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What Is Contamination in Injection Molding?

Contamination appears as discoloration, streaks, splay, delamination and other types of defects. Because it’s such a broad area with multiple possible culprits, is best to start with the usual suspect: the material brought to the molding machine.

Troubleshooting Contamination

Starting with the material, then working backward from there if necessary, you’re more likely to catch the root cause of the contamination earlier in the process, saving you time and energy and getting things back up and running as soon as you can.

Molding Process Mold Machine Material
Poor changeover Hot runner hang-up Hang-up areas Improper storage
High melt temperature High hot runner temperature Anti-seize Regrind
Wear Surfaces Robot contamination Incoming contamination
Lubricants Mixed Materials
Cleaning

How to Eliminate Contamination in Injection Molding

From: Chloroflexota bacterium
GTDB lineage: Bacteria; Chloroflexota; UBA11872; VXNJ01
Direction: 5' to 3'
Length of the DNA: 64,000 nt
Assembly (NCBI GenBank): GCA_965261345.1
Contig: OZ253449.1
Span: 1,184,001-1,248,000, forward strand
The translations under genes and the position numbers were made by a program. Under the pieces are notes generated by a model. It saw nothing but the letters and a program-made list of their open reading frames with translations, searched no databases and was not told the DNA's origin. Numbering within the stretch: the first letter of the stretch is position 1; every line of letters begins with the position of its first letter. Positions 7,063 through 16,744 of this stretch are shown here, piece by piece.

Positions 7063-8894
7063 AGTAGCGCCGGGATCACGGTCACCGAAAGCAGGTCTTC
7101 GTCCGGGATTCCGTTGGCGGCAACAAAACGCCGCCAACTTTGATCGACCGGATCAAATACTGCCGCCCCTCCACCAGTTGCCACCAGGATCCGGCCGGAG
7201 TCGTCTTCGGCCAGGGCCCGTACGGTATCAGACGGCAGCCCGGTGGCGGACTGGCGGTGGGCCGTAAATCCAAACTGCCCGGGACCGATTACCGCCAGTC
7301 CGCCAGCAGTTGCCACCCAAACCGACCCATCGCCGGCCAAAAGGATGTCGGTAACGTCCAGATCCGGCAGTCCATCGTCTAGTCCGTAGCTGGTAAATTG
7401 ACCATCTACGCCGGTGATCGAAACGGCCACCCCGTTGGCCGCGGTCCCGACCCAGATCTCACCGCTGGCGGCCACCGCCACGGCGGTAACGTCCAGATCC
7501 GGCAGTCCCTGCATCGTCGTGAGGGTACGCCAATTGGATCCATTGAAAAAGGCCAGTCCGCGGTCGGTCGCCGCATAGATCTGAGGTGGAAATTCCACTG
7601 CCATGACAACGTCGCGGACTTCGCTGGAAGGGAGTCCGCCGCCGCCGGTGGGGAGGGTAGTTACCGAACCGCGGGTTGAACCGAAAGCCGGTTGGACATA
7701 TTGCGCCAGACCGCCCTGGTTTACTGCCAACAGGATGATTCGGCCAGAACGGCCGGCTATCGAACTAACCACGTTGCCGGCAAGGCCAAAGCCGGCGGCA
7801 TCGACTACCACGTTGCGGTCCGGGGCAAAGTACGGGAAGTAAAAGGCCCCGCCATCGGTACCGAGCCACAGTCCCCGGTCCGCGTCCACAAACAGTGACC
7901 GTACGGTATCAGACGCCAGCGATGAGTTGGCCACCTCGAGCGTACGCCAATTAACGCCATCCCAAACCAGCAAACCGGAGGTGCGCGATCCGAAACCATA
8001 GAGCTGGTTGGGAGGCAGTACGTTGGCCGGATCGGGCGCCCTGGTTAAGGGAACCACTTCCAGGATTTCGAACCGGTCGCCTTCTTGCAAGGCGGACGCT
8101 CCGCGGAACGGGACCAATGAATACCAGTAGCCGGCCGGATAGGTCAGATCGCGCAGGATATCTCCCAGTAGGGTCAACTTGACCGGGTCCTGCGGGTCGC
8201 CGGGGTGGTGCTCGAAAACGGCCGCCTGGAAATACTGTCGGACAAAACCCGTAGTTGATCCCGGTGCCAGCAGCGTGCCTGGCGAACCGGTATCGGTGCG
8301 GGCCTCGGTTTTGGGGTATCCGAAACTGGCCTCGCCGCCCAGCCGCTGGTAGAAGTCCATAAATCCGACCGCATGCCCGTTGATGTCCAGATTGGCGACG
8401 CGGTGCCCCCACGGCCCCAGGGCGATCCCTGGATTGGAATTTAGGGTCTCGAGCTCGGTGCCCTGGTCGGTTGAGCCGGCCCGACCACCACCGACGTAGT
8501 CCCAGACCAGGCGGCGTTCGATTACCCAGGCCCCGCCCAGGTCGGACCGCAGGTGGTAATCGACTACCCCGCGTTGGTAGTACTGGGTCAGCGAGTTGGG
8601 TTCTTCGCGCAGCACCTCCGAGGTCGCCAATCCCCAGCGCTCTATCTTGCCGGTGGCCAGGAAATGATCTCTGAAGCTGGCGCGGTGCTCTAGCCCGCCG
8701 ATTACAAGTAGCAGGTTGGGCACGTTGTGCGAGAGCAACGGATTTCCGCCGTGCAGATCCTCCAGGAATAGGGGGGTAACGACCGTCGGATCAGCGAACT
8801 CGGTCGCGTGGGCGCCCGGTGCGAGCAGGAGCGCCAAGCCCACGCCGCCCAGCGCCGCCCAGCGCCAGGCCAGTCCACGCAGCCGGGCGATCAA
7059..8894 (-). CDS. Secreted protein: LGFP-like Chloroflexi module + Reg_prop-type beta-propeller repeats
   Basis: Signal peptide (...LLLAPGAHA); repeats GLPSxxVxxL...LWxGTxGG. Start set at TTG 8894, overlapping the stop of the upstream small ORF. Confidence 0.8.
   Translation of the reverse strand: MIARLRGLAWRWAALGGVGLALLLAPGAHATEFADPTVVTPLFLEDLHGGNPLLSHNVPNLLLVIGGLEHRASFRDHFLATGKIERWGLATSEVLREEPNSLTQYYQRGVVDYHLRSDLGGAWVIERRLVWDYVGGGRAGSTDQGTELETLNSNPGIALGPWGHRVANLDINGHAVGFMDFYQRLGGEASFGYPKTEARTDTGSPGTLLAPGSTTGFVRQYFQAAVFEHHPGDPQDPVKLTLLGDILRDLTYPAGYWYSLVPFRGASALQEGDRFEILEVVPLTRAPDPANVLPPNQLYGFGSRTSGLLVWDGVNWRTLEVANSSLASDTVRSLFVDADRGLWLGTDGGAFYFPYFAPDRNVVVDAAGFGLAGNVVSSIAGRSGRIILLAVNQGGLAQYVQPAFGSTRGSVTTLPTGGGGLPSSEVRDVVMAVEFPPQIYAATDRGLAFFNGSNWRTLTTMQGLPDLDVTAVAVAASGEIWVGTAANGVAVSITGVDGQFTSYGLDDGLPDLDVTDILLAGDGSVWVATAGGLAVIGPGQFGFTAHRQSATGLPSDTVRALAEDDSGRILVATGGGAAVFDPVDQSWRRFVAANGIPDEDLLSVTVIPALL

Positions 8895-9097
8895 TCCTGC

Start with material storage. If your material is left in an open container, it’s nearly certain you’ll end up with a contaminant. Every molding shop has dust, dirt, cardboard, wood, metal, grease and other potential contaminants in abundance. If your materials aren’t stored properly, any one of those foreign substances can lead to contamination and a rejected part.

Another potential issue with the material is regrind. Make sure no one is grinding the wrong material with other materials (for example, just because one material is the same color as another doesn’t mean it’s the same material). Improper storage of regrind can be an issue if foreign substances can sully the material. The machine itself, if not properly cleaned, can add contaminants to the regrind.

Avoid mixing materials. Not only can putting the wrong materials together lead to contamination, but some—like PVC and acetal—are dangerous when mixed.

If you confirm everything is being done right with your materials, you can move into the process settings, mold and machine to see if any contaminants are being introduced there.

Want to learn more? Check out these other great articles that solve common injection mold issues:

Source: Injection Molding Advanced Troubleshooting Guide: The 4M Approach by Randy Kerkstra and Steve Brammer.